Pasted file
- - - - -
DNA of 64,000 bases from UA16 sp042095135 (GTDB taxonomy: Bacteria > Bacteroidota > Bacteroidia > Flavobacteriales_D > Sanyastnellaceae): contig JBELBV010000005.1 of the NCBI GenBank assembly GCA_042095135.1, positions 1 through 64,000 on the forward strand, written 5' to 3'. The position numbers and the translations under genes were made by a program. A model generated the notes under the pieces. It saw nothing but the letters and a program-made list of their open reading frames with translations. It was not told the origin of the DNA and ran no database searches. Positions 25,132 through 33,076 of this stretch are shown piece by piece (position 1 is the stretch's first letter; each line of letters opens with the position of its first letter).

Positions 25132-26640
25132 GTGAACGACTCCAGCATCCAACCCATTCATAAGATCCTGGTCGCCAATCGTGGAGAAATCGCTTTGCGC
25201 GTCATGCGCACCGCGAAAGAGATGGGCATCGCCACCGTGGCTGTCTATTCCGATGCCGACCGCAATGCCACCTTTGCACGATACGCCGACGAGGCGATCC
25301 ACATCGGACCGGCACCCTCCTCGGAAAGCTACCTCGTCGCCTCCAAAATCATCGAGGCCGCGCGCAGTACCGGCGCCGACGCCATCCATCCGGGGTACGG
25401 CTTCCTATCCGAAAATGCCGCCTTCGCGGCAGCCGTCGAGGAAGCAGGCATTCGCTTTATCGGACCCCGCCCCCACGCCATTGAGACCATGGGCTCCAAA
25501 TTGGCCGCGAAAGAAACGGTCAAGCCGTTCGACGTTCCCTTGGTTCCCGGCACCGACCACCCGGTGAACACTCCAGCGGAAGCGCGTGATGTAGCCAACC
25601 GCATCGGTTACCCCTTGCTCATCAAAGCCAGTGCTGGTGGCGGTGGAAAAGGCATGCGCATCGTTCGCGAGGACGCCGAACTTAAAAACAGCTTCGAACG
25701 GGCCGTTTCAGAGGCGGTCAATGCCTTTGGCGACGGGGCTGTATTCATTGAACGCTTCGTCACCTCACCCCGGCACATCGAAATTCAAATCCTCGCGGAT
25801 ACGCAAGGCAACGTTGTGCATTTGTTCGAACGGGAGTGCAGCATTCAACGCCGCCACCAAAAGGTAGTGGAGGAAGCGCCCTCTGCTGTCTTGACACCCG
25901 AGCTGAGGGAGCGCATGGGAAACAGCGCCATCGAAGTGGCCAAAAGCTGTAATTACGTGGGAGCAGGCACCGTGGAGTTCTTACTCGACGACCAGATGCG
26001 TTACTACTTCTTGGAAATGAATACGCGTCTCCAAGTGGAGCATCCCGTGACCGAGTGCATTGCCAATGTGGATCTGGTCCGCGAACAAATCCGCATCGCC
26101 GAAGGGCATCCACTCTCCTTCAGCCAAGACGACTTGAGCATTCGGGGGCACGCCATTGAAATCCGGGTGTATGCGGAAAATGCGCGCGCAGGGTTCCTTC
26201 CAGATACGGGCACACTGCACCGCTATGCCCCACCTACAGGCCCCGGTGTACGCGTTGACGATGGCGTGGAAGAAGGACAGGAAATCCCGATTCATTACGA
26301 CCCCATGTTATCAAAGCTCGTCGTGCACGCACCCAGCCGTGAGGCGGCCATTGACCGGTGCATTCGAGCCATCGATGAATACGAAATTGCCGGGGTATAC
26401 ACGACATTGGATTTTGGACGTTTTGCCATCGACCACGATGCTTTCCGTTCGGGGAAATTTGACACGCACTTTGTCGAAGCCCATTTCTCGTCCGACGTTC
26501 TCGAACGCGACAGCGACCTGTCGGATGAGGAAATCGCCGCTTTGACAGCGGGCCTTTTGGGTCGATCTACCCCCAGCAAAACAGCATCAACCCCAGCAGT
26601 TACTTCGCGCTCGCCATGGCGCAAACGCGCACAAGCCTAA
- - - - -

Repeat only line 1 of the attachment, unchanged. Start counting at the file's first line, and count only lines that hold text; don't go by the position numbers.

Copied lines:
DNA of 64,000 bases from UA16 sp042095135 (GTDB taxonomy: Bacteria > Bacteroidota > Bacteroidia > Flavobacteriales_D > Sanyastnellaceae): contig JBELBV010000005.1 of the NCBI GenBank assembly GCA_042095135.1, positions 1 through 64,000 on the forward strand, written 5' to 3'. The position numbers and the translations under genes were made by a program. A model generated the notes under the pieces. It saw nothing but the letters and a program-made list of their open reading frames with translations. It was not told the origin of the DNA and ran no database searches. Positions 25,132 through 33,076 of this stretch are shown piece by piece (position 1 is the stretch's first letter; each line of letters opens with the position of its first letter).